The Delivery Dilemma: Comparing Online Grocery Delivery Services in NYC
When I moved into a studio apartment on the Upper West Side in Manhattan, my first time living roommate-free, the only imperfect thing about the arrangement was that it was a five-story walk-up (well, that and the wall between me and my neighbor was so thin that I could hear them having sex and watching long marathons of The Office — I still can’t hear the theme song without having flashbacks). I was working seven days a week between my full-time office job and part-time retail gig, and sometimes climbing those steps was brutal, especially after a thirteen-hour work day.
At the same time, living on my own meant that I had to cut costs to make up for higher rent, so I tried my best to avoid eating out. As a result, I made a compromise with myself: if I didn’t go to restaurants, I could start ordering groceries to be delivered to my apartment. This meant I didn’t have to spend an extra hour or two a week going grocery shopping on top of my work schedule and, more importantly, that I didn’t have to worry about lugging my groceries home and up those stairs.
I no longer work seven days a week or live in that studio apartment, but I still occasionally dabble with grocery delivery. In my current Brooklyn neighborhood, there aren’t any major grocery stores within walking distance. I’ve gotten burned by some of the local bodegas, from meats with weird smells once I opened the package to expired dairy items. When I can, I brave long lines and crowded aisles at Trader Joe’s on my way home, but those runs can be time-consuming and stressful, especially with a long commute afterwards.
Getting groceries delivered is a wonderful luxury, but it can also get expensive. There are also other factors to consider, like delivery fees and minimums, packaging of goods, availability of desirable delivery windows, and customer service. Here’s a rundown of the three delivery services I’ve tried, and how they compare:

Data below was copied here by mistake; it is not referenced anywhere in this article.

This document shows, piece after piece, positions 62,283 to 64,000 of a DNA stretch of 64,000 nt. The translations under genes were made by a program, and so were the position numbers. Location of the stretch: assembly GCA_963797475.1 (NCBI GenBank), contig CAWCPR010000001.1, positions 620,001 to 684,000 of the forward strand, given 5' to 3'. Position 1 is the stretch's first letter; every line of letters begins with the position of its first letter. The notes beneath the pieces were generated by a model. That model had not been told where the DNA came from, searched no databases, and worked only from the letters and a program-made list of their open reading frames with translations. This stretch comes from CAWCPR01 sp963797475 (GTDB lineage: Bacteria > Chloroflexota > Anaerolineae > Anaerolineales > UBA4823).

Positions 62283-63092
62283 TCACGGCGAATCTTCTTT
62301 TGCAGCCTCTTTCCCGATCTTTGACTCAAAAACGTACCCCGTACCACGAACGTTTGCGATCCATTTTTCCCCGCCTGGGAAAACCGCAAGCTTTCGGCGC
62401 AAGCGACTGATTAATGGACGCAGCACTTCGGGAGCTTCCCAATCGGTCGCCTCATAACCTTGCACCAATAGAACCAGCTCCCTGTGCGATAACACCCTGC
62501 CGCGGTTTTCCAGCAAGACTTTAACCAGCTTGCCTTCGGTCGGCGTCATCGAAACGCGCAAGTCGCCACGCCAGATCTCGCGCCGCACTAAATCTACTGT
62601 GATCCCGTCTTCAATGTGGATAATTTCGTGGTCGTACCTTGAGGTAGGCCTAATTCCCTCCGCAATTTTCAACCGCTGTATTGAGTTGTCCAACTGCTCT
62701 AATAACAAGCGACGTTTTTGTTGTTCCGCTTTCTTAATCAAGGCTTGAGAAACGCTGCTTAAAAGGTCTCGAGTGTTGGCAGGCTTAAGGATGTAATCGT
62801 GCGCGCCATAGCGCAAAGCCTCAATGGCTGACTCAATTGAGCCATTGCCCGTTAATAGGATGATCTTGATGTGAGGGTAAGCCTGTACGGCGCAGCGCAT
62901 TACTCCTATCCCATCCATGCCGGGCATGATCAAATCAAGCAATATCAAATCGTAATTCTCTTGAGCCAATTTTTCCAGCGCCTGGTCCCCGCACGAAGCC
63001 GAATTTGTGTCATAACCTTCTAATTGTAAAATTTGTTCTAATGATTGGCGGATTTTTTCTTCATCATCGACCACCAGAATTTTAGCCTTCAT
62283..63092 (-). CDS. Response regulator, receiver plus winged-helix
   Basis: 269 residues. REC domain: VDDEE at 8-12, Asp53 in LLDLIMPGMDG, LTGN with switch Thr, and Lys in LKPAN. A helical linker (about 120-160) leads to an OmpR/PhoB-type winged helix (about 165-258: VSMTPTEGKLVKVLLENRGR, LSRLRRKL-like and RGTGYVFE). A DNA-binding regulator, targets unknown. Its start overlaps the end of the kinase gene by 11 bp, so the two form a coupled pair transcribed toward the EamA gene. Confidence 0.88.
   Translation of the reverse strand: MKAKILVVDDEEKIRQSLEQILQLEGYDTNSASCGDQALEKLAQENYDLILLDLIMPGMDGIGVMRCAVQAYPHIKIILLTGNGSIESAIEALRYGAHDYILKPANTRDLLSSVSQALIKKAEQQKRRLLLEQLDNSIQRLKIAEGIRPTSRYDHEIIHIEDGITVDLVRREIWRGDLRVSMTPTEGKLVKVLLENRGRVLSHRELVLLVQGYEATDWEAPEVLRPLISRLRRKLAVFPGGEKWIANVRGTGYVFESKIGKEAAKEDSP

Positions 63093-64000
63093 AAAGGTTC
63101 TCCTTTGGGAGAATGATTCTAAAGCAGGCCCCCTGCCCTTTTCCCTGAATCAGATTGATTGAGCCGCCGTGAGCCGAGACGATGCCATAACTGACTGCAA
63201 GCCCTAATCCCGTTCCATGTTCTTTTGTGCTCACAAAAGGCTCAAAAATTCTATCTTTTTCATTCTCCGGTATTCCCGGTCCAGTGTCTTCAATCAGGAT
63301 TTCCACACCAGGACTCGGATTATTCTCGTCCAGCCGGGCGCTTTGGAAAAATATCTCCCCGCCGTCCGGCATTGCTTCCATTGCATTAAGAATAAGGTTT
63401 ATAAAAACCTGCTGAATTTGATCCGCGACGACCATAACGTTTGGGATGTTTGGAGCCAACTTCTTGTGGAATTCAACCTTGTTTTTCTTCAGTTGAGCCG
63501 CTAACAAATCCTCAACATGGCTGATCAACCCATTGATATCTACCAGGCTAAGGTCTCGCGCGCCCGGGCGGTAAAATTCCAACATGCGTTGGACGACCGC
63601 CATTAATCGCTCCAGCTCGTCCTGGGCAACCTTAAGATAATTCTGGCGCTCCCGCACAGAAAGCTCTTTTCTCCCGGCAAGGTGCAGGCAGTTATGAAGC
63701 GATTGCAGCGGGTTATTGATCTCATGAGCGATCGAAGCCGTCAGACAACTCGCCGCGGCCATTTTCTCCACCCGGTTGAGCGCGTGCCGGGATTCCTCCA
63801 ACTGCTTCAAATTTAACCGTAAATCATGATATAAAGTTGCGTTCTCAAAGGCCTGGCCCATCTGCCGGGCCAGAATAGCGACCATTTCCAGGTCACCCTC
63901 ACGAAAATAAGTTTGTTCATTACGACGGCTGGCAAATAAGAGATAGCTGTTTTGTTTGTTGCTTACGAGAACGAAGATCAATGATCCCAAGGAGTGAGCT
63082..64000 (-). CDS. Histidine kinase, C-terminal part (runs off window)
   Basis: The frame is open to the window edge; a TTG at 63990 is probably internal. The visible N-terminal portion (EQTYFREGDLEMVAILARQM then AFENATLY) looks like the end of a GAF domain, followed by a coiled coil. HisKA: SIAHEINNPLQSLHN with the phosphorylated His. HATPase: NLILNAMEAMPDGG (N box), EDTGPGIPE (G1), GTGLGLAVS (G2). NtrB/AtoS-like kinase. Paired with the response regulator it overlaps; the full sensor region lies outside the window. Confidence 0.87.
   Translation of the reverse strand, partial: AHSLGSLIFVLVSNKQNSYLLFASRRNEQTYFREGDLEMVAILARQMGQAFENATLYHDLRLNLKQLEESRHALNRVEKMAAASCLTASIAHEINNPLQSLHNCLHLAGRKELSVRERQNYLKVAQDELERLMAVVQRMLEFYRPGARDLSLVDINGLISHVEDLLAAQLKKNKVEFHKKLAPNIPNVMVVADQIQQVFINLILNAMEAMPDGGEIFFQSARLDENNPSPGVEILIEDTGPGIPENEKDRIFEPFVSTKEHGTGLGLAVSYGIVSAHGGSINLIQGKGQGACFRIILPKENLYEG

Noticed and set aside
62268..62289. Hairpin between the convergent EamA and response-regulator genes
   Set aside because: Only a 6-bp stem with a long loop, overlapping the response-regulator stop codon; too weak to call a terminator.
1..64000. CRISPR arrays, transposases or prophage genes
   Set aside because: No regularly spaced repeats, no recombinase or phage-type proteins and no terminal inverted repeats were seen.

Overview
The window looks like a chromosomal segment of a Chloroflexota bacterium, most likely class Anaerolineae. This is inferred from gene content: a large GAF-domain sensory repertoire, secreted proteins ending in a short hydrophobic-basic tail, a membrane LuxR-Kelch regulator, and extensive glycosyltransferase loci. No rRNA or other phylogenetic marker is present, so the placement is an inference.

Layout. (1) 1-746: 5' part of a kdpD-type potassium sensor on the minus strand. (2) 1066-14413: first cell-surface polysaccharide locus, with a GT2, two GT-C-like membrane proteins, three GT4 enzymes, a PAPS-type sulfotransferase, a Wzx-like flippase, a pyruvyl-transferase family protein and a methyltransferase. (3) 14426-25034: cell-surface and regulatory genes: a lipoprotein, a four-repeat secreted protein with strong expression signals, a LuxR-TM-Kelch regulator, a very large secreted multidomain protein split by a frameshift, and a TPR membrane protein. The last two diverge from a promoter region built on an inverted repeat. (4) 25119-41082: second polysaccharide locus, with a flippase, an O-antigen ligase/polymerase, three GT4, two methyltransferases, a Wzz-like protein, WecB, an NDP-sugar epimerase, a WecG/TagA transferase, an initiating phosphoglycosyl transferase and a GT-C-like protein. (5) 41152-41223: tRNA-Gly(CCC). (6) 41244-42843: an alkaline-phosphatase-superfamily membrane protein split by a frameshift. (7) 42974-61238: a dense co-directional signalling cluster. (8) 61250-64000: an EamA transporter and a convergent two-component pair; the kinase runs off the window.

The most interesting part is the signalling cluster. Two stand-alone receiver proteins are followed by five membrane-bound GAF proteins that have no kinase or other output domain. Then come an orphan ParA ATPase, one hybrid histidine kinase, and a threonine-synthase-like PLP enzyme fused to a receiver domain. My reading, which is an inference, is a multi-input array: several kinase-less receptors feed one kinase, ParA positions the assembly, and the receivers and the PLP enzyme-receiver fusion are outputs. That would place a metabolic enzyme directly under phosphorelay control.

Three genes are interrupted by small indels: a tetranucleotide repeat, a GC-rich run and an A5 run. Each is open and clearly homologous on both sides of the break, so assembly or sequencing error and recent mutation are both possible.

When I lived in the studio apartment, I used FreshDirect exclusively. I collected so many boxes from them that when I moved, I could pack almost everything I had exclusively in FreshDirect-branded containers. I thought their customer service was superb — if I ever had an issue with any of their products, like if they delivered spoiled produce or broken eggs, they would give me a refund with no questions asked. Once, when I ordered a box of frozen macarons ($9 on sale) and found a hair on one of them, they not only refunded the cost but also notified the company, which then had a manager hand-deliver a box of macarons to my work — it was one of the best customer service experiences I’ve ever had. Also, every guy who carried my orders up to my five-floor walk-up was kind, punctual, and never complained.
The problem with FreshDirect was that things could get quite pricey. I would often order from their President’s Picks section, which was basically the sale section where they would shave a dollar or two off a selection of meats, veggies, and other products. Things that weren’t on sale, however, tended to be more expensive—particularly meat. Ground beef was, at minimum, about $5.50/lb regular price. Boneless/skinless chicken also tended to be at least $6.00/lb. When not on sale, produce tended to be at least a dollar more than I could get at the bodega. Their lowest priced eggs, though cage-free, were around $3.50.
FreshDirect offers free delivery days quite frequently, but if you’re ordering groceries regularly, the free delivery days don’t come around often enough to completely cover your orders. One delivery is $6.99 and requires a $40 minimum. You can also get a six-month pass for $80, lowering your delivery fee to a little over $13/month. If you order at least twice a month, it’s already worth it.
FreshDirect’s delivery windows are two hours in length and run throughout the day, from 6 a.m. to 11:30 at night. This was helpful, as sometimes I could have my groceries delivered before I went in to the office. It’s almost impossible to get a window for same-day or even next-day delivery, though, so I advise placing orders well ahead of time.
My overall score: 8/10